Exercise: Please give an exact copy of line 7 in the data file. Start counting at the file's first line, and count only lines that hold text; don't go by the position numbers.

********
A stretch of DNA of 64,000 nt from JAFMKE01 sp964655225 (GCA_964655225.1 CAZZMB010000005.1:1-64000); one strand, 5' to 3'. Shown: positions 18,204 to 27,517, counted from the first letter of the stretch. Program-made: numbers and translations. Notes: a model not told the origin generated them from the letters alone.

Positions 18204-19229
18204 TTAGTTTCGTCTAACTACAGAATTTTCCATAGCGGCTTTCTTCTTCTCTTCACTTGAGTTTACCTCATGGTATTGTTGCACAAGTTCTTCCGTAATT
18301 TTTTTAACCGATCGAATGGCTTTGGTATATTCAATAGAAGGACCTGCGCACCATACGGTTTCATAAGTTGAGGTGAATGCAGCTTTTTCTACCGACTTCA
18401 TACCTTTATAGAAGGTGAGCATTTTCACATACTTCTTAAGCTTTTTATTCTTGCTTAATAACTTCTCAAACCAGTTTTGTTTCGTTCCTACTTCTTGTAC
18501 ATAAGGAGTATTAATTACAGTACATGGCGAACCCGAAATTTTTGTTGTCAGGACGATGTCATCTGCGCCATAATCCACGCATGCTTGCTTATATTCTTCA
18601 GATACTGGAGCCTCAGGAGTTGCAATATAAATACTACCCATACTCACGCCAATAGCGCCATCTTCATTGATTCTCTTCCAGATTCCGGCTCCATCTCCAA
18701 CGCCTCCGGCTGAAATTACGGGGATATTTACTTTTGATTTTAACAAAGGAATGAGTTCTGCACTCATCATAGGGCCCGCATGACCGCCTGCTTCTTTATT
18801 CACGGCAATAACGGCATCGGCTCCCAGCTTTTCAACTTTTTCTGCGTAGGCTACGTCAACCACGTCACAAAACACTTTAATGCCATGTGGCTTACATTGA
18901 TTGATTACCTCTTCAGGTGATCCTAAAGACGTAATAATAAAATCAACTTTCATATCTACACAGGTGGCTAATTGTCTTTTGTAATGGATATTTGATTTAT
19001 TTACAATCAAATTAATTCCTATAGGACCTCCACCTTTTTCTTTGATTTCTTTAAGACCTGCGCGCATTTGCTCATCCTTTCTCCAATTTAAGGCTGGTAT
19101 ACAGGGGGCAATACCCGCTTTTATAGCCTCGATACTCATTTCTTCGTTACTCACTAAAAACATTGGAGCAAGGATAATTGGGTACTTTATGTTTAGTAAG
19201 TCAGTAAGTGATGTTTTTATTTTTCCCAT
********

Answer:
18601 GATACTGGAGCCTCAGGAGTTGCAATATAAATACTACCCATACTCACGCCAATAGCGCCATCTTCATTGATTCTCTTCCAGATTCCGGCTCCATCTCCAA